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Major recreation facilities, stadiums, showgrounds, racecourses

Develop a COVID-19 Safety Plan for your venue to help you create and maintain a safe environment for you, your workers and your customers.

Helping business get back to work

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Latest health advice on face masks

On 2 August 2020, NSW Chief Health Officer Dr Kerry Chant strongly recommended wearing a face mask:

  • if it is hard to maintain 1.5 metres of physical distance from others

  • on public transport

  • in supermarkets and shops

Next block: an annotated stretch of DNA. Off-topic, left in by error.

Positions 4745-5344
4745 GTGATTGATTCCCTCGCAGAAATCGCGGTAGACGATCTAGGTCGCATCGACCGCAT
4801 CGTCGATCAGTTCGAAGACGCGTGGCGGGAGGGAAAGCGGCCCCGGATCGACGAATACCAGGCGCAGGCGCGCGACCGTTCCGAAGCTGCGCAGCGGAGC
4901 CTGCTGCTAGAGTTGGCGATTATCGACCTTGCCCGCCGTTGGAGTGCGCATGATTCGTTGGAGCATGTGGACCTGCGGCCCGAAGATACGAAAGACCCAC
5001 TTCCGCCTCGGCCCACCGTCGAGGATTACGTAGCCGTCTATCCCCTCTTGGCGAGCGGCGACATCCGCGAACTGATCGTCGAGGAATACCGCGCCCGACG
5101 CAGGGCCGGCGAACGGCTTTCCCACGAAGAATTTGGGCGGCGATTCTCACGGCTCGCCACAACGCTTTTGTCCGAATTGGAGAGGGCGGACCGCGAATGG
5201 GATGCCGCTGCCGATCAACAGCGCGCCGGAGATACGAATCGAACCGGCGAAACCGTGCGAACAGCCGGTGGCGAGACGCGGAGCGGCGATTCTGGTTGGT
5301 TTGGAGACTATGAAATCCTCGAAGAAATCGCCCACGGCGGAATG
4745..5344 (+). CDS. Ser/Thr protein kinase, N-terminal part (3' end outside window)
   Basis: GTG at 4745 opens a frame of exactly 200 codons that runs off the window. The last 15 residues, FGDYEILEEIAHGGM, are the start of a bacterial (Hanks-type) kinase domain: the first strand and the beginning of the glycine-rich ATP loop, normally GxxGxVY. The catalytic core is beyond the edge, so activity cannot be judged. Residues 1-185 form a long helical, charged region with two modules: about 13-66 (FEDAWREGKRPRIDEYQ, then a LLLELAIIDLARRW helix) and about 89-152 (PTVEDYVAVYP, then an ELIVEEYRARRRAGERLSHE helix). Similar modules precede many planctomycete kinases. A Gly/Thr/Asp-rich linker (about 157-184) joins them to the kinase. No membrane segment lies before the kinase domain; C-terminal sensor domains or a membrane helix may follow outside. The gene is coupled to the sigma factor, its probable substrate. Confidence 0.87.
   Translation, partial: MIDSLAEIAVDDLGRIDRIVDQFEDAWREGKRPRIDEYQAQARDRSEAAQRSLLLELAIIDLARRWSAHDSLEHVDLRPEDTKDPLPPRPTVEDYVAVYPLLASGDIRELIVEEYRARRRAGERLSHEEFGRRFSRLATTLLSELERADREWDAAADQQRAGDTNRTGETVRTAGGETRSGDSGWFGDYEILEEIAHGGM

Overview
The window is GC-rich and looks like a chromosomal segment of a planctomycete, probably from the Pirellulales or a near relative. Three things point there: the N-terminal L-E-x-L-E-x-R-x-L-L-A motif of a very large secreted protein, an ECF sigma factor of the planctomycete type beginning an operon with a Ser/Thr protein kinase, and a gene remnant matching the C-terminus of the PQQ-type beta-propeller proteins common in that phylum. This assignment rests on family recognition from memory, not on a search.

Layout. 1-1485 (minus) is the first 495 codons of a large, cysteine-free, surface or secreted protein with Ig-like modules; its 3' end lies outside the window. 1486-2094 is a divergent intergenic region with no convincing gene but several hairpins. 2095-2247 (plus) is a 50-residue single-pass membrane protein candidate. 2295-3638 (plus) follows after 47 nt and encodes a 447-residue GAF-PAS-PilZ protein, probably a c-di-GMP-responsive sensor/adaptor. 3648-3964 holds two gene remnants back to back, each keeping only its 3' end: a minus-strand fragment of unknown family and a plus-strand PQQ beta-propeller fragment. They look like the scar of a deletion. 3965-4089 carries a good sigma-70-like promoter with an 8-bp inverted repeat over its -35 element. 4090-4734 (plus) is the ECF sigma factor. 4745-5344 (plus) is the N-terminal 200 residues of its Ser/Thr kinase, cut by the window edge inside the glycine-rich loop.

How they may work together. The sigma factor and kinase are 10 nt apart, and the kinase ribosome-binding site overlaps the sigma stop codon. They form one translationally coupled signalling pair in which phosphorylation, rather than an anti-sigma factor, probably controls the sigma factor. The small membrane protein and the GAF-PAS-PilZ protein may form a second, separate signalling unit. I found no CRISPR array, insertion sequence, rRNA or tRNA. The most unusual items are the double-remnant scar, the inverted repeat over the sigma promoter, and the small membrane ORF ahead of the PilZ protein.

• in indoor venues with a higher risk of transmission, where practical

  • if working in cafes, restaurants, pubs and clubs and other venues with a higher risk of transmission.

Wearing a face mask in any of these settings is not mandatory but is highly recommended, especially in areas where there has been community transmission.

Types of face mask and how to wear a mask correctly

Under Public Health Orders, you must have a COVID-19 Safety Plan for how your business will keep your customers and workers safe.

You can either:

Updating your plan

You may need to update the plan in the future, as restrictions and advice changes.

The plan available on this page will always be the most recent.

If you have registered as a COVID Safe business online and you update your safety plan, you do not need to register again.

Checklist of matters to be addressed in your COVID-19 Safety Plan

  • The total number of people in a major recreation facility hosting a ticketed event with allocated seating areas must not exceed 25% of its capacity, to a maximum of 10,000 people.